Natural history of concentric left ventricular geometry in community-dwelling older adults without heart failure during seven years of follow-up.

Citation data:

The American journal of cardiology, ISSN: 1879-1913, Vol: 107, Issue: 2, Page: 321-4

Publication Year:
2011
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Citations 17
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Repository URL:
https://works.bepress.com/ravi_desai_lvhn/26; https://scholarlyworks.lvhn.org/medicine/210
PMID:
21129719
DOI:
10.1016/j.amjcard.2010.09.019
PMCID:
PMC3022324
Author(s):
Desai, Ravi V, MD; Ahmed, Mustafa I, MD; Mujib, Marjan, MBBS, MPH; Aban, Inmaculada B, PhD; Zile, Michael R, MD; Ahmed, Ali, MD, MPH
Publisher(s):
Elsevier BV
Tags:
Medicine; Cardiology; Medical Sciences; Medical Specialties; Medicine and Health Sciences; Physical Sciences and Mathematics; Statistics and Probability
article description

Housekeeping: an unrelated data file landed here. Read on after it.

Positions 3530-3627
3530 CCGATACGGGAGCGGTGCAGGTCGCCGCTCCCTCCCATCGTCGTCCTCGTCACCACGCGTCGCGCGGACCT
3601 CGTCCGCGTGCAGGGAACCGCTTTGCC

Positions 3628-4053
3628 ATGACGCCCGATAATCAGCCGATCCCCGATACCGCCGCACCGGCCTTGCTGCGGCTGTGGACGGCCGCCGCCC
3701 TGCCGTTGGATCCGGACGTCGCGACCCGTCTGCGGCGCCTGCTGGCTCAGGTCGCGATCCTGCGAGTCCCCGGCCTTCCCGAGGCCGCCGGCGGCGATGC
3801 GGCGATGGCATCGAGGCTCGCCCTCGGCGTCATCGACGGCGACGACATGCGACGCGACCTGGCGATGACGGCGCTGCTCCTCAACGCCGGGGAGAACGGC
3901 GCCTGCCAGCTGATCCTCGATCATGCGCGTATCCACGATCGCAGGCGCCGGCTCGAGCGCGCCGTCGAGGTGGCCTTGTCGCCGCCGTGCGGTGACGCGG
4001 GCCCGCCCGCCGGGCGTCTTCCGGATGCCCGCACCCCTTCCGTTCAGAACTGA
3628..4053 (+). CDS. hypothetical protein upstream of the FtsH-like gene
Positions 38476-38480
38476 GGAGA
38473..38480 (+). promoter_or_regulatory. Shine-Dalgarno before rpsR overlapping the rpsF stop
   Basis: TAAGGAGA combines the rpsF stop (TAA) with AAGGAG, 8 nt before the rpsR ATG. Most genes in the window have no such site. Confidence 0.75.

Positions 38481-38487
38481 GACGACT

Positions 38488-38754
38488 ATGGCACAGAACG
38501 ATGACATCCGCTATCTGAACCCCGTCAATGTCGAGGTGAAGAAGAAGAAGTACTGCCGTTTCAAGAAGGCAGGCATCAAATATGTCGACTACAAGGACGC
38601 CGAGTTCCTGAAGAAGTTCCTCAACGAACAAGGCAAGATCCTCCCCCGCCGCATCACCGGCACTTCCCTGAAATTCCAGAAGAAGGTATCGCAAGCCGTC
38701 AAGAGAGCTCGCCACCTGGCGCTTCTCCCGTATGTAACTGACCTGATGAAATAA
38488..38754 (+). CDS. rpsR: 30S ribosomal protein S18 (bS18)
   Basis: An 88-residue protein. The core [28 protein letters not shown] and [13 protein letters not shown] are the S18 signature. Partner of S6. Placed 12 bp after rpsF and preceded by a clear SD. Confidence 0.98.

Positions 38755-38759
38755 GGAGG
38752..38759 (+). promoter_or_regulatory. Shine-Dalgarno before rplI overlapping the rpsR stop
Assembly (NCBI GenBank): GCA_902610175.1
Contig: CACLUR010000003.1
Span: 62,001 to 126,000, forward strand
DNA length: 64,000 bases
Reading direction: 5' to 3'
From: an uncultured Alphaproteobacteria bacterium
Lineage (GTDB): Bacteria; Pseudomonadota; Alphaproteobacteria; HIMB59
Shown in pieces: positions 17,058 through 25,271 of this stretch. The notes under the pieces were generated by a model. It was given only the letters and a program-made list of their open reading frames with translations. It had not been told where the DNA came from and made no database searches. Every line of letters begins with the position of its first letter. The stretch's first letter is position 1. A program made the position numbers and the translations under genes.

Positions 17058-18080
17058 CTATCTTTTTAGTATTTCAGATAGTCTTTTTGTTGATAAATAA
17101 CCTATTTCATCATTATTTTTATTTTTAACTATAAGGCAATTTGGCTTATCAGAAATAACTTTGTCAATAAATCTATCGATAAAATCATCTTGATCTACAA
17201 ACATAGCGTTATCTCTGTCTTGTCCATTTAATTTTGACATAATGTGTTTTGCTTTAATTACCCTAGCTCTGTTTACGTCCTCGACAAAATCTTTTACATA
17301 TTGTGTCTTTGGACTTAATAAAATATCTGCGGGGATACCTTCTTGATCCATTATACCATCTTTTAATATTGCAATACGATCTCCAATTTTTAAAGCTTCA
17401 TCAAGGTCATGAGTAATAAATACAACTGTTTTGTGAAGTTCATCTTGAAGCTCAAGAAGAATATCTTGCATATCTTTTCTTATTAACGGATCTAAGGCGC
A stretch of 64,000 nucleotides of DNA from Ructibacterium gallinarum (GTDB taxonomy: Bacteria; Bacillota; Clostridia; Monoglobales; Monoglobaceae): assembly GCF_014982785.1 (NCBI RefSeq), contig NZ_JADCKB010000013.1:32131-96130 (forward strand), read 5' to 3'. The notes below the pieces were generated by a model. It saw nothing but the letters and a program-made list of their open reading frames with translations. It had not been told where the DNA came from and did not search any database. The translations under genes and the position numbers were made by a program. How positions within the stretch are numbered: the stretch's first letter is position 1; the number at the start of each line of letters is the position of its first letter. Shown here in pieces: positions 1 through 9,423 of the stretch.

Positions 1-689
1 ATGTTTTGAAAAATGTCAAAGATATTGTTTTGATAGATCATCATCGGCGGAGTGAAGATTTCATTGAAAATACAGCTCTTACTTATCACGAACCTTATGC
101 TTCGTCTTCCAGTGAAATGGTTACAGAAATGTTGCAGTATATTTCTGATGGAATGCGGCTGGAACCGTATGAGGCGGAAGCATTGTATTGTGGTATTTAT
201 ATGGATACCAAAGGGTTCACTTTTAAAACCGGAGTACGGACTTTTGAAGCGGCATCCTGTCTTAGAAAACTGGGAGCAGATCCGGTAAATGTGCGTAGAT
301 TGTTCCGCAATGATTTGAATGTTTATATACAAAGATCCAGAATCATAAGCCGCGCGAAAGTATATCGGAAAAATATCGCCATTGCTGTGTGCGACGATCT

Presence of concentric left ventricular (LV) geometry has important pathophysiologic and prognostic implications. However, little is known about its natural history in older adults. Of the 5,795 community-dwelling adults ≥65 years of age in the Cardiovascular Health Study, 1,871 without baseline heart failure had data on baseline and 7-year echocardiograms. Of these 343 (18%) had baseline concentric LV geometry (concentric remodeling 83%, concentric LV hypertrophy [LVH] 17%) and are the focus of the present study. LV geometry at year 7 was categorized into 4 groups based on LVH (LV mass indexed for height >51 g/m²·⁷) and relative wall thickness (RWT): eccentric hypertrophy (RWT ≤0.42 with LVH), concentric hypertrophy (RWT >0.42 with LVH), concentric remodeling (RWT >0.42 without LVH), and normal (RWT ≤0.42 without LVH). At year 7, LV geometry normalized in 57%, remained unchanged in 35%, and transitioned to eccentric hypertrophy in 7% of participants. Incident eccentric hypertrophy occurred in 4% and 25% of those with baseline concentric remodeling and concentric hypertrophy, respectively, and was associated with increased LV end-diastolic volume and decreased LV ejection fraction at year 7. Previous myocardial infarction and baseline above-median LV mass (>39 g/m²·⁷) and RWT (>0.46) had significant unadjusted associations with incident eccentric LVH; however, only LV mass >39 g/m²·⁷ (odds ratio 17.52, 95% confidence interval 3.91 to 78.47, p <0.001) and previous myocardial infarction (odds ratio 4.73, 95% confidence interval 1.16 to 19.32, p = 0.031) had significant independent associations. In conclusion, in community-dwelling older adults with concentric LV geometry, transition to eccentric hypertrophy was uncommon but structurally maladaptive.